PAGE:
Urban transformations in China

With an estimated 350 million new urban residents projected over the next two decades, the speed of China’s urban expansion is unprecedented. From innovative planning and increased prosperity to social upheaval and environmental trauma, the challenges and opportunities are profound – and will significantly determine the country’s wellbeing for generations to come.

More broadly, China’s urbanization will likely play a major role in shaping a global future where cities are more important than ever as hubs of growth and change. Already, the lessons and experiments being applied within the country are being adapted elsewhere in Asia and exported across the world. Increasingly, too, China is where some of the leading international urban planners and developers are piloting their boldest ideas.

But while the physical symptoms of China’s urbanization are immediately evident, research on its complex effects on communities, environments and society at large remains limited. This is why a number of projects, jointly funded by the Economic and Social Research Council (ESRC) and the National Natural Science Foundation of China (NSFC), were launched earlier this year to improve current understanding of these challenges and support the development of stronger policy solutions.

As a result of migration, tens of millions of Chinese citizens relocate every year, primarily to urban areas in search of employment and improved prospects. Yet this large-scale national phenomenon, dramatic though it may be, also comprises a wide range of experiences at an individual level. While the move to the city can lead to a better life for many, others may find themselves in a precarious position in informal employment with little access to public services or wider social networks.

In this context, Mental health, Migration and the Chinese Mega-city examines Shanghai’s migrant populations and the implications of these shortfalls on mental wellbeing – a pressing issue in large cities in China and elsewhere that has yet to be fully explored. Nick Manning, the project’s principal investigator, explains that ‘the focus of the project is to understand the way urban living triggers and mitigates the impact of the urban form on social distress, as well as inform the development of new interventions’. Moreover, he adds that ‘with China’s first mental health law approved in 2012, and the publication of the related 2014 National Mental Health Work Plan, we are in a strong position to link our work on migrant mental health to a significant national priority’.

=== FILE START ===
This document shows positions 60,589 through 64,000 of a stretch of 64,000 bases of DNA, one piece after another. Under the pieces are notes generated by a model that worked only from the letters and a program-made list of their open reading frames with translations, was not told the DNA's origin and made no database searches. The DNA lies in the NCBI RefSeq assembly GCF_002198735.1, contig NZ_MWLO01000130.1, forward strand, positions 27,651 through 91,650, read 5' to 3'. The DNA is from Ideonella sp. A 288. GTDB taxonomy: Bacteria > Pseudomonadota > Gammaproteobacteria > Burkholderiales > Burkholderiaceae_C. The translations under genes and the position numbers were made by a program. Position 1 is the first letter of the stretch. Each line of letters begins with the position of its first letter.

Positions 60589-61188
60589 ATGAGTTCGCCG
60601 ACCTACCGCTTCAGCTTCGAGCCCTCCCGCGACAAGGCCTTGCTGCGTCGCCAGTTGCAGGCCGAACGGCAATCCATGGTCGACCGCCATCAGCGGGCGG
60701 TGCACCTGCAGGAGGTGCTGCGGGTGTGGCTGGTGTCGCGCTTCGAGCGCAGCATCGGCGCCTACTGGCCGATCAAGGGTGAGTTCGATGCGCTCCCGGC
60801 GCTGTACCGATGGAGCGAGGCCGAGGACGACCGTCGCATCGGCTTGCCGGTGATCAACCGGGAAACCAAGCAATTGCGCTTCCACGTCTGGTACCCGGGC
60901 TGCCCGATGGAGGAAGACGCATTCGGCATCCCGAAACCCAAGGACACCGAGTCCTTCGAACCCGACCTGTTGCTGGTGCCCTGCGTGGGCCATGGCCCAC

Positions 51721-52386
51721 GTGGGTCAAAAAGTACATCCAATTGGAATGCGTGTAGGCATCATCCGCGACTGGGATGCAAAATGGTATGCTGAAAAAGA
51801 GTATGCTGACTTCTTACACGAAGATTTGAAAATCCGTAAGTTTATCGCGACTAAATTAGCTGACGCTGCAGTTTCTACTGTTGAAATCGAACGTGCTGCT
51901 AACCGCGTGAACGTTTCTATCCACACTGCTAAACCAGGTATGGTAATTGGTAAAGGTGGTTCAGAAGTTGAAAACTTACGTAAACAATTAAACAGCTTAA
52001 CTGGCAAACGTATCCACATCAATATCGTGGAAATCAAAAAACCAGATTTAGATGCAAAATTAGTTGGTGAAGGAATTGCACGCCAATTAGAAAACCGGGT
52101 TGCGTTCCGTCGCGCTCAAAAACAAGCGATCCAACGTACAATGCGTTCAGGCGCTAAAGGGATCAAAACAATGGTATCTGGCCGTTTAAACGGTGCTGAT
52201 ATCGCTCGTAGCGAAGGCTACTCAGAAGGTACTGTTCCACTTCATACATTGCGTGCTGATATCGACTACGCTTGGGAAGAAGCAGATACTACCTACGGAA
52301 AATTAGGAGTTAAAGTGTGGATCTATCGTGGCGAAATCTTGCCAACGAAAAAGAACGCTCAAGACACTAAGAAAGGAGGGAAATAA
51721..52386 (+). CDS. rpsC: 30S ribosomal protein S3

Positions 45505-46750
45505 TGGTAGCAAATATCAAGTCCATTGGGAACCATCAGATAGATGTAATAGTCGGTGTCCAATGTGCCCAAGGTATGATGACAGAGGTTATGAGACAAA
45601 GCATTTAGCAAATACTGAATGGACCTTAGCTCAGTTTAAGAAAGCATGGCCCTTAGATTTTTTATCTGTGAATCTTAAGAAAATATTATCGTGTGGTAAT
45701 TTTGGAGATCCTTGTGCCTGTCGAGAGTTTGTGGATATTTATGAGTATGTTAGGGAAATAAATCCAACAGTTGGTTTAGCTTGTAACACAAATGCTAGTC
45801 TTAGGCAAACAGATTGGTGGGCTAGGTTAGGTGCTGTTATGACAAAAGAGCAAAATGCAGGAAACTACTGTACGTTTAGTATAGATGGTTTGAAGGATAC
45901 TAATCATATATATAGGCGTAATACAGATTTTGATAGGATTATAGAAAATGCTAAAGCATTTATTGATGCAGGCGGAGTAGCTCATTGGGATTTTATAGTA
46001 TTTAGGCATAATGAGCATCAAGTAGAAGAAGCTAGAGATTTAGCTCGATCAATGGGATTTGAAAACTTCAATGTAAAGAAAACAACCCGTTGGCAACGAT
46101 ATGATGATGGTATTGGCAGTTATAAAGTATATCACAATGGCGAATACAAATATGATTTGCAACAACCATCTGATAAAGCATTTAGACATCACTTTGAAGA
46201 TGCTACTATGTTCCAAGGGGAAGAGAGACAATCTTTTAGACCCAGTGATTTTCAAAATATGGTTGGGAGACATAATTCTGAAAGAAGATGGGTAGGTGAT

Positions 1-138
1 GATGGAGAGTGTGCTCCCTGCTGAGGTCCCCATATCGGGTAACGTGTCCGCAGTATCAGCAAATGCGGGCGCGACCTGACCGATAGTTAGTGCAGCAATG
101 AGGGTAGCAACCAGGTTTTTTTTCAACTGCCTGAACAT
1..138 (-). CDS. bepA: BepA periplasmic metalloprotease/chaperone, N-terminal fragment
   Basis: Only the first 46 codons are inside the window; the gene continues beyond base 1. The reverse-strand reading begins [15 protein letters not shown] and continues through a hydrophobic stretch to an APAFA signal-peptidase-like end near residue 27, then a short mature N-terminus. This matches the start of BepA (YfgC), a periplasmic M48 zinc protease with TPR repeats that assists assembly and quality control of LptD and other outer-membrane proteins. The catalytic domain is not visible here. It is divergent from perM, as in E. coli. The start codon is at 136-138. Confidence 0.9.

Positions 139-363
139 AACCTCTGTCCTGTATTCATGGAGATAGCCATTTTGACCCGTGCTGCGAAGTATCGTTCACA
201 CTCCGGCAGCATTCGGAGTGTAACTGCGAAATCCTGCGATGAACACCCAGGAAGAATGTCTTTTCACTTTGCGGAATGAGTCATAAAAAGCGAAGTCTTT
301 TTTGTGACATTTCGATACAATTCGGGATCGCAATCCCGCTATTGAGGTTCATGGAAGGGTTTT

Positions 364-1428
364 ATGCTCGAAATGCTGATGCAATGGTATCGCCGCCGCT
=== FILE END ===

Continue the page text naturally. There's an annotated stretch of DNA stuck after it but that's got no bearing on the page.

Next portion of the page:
Through an extensive process of interviewing and first-hand data collection, the researchers aim to develop a better understanding of the mental health of urban migrants in Shanghai, with important implications for the design of future policies there and in other urban areas. ‘We found migrants in Shanghai suffer from both socio-economic and institutional constraints in every aspect of their life that have mental-wellbeing implications,’ says Manning. ‘However, rather than viewing migrants as a homogeneous group, their life and experiences are highly diversified, complicated and context-specific – far from being passive recipients of constraints and discrimination, they actively seek various coping strategies to deal with their situation’. By creating realistic, accurate portrayals of migrant struggles, the project aims to help destigmatise the city’s rural migrants.